LMS Madness, and Why I’m Mad

So by now you’ve heard – Blackboard is buying WebCT, and in 18 months or so there will be one uberproduct. We all saw this coming, but still – wow.

Why am I mad? Because the state of Utah just completed a bid process to license and buy support for an LMS to be used at all state schools. And after phone calls and emails with a company who will remain un-named (why do we protect the guilty?) who assured me they would put in a bid to install / configure / support Sakai for the state, today I heard that they never bothered submitting a bid. I could spit I’m so angry. I could have worked with any of a handful of companies to get this OSS solution in the competition, but I naively believed this vendor’s word that they would put in a bid. And now it’s all said and done, and Sakai wasn’t even in the mix. I actually threw something across the room today when I heard.

Our only hope now is that the whole Bb/WebCT conglomerate madness will force the state to reevaluate its position and open another bid. You can bet I’ll be following up a lot closer with the next vendor I choose to encourage to apply. (And since when do businesses need convincing that a statewide, multimillion dollar contract is a thing they should want???)

I’m seeing double.

6 thoughts on “LMS Madness, and Why I’m Mad

  1. If Google (or Yahoo or vendor of your choice) were to release a free LMS or CMS service, with Flickr-like open data, open APIs, to support state schools would you support that type of implementation or do you feel it needs to be truely an open source product?

    I just listened to Jonothan Schwartz talk at OSCon and found him to quite articulate at stating the case for free software, in both user freedom and economically free.

    The other issue that I have seen in person is that when states pay multimillions, they mandate use. While this reduces (sometimes) the cost of support (IT-support, not user support) it really stiffles innovation.

    I was interested in your opinion.

    Thanks,

    Lee

  2. That’s a shame about Sakai.

    I fought hard against the system they installed on our campus. So when said system was just acquired, I had to snicker….

    Do what you have to do, but I would highly recommend avoiding BlackCT. I read on Downes via slashdot:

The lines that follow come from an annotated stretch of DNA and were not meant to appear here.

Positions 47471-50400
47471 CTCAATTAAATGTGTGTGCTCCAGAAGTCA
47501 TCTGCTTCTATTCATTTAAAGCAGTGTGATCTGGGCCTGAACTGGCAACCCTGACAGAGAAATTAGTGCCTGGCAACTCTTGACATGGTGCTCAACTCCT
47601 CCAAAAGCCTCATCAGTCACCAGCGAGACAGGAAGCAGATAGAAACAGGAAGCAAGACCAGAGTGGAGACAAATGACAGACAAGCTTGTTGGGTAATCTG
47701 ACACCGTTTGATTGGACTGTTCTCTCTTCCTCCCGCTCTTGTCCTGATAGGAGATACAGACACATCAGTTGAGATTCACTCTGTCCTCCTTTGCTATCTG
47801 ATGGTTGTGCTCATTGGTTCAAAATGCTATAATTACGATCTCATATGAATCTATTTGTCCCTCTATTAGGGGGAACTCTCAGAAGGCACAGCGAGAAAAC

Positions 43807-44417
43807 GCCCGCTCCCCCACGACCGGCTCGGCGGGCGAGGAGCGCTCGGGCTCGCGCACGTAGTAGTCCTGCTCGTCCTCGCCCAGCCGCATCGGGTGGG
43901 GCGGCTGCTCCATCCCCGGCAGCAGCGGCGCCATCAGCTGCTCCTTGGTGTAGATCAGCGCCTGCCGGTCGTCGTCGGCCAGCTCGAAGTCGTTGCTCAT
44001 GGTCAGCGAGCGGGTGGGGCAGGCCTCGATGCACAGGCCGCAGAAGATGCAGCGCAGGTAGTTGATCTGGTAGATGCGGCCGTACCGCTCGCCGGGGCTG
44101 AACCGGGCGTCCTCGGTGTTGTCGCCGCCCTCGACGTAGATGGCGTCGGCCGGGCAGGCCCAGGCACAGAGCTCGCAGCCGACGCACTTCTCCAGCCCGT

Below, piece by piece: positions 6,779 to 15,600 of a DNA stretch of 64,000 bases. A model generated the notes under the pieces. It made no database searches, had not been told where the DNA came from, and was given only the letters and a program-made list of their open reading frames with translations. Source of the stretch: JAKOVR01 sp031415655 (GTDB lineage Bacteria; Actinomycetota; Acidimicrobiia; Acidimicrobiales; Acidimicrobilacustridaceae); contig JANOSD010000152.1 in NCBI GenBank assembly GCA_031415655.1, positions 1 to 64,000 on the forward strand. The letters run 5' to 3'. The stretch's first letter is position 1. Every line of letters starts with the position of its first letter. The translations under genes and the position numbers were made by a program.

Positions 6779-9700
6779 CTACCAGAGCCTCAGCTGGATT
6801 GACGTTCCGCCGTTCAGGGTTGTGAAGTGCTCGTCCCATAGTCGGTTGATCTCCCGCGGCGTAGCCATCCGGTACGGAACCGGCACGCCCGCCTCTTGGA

“Wow, so two of the worst pieces of software I’ve ever had the misfortune of dealing with will now be under one roof. Maybe this will spark some competition that’s actually worth using.” Then I realized that if software this bad is the state of the art in the field, it probably means that there’s no real money to be made in the field, so no one will bother. *sigh*

    Couldn’t have said it better meself.

    Ever thought of using Blogger as an LMS? Just get an AOL-IM account and your state’s in business!

  3. While I’m certainly not objective on this topic I do have an unusual view of the market by virtue of visiting with hundreds of HE institutions each year across the globe. From my perspective regardless of which technology platform or business model you prefer the real crisis in HE is the continued focus on just the technology, as if it where an end in and of itself. The world of HE technology is dominated by innovators and early adopters who assume the benefits of learning related technologies are self evident but their priorities and budgets are controlled by an academic leadership that is still very skeptical. Whether you’re a Bb, WebCT, Moodle, or Sakai client I’d like to see more people demonstrating accountability for what they already have and define what they want in the future by focusing on identifying the institutional problems they are trying to solve and then actually assessing the outcomes. Until this starts happening the HE LMS industry will remain caught in Moore’s chasm of 30-40% faculty adoption and continue to be considered just so many technology bells and whistles by Provosts everywhere and a step child IT product by CIOs when compared to their administrative systems (in terms of budget and commitment of personnel). Further, I don’t see why Sakai and Bb have to be mutually exclusive options. If both are committed to an open architecture based on open standards that allow for interoperability why couldn’t someone mix and match components from both. Bb has made very serious and well intentioned overtures to Sakai to work on interoperability and common APIs only to be rebuffed, where’s the supposed openness in that?

  4. Yes, Bb and WebCT are both steaming piles. However, there are options.
    http://www.desire2learn.com/
    D2L seems to be winning business in northern states and Canada (Iowa, Wisconsin, North Dakota). I use it in at UW-Milwaukee, as does the entire UW university system. Folks are dumping Bb/WebCT.

    No, it’s not open source. It appears to be built with Microsoft tools. So it’s Pepsi, not Coke but at least it works. I’ve taken 8 courses on it and have no major complaints…

  5. Yes, yes and yes again to David Monson’s observations. And I’m an IT professional! Less new technology, more proven, effective technique please.

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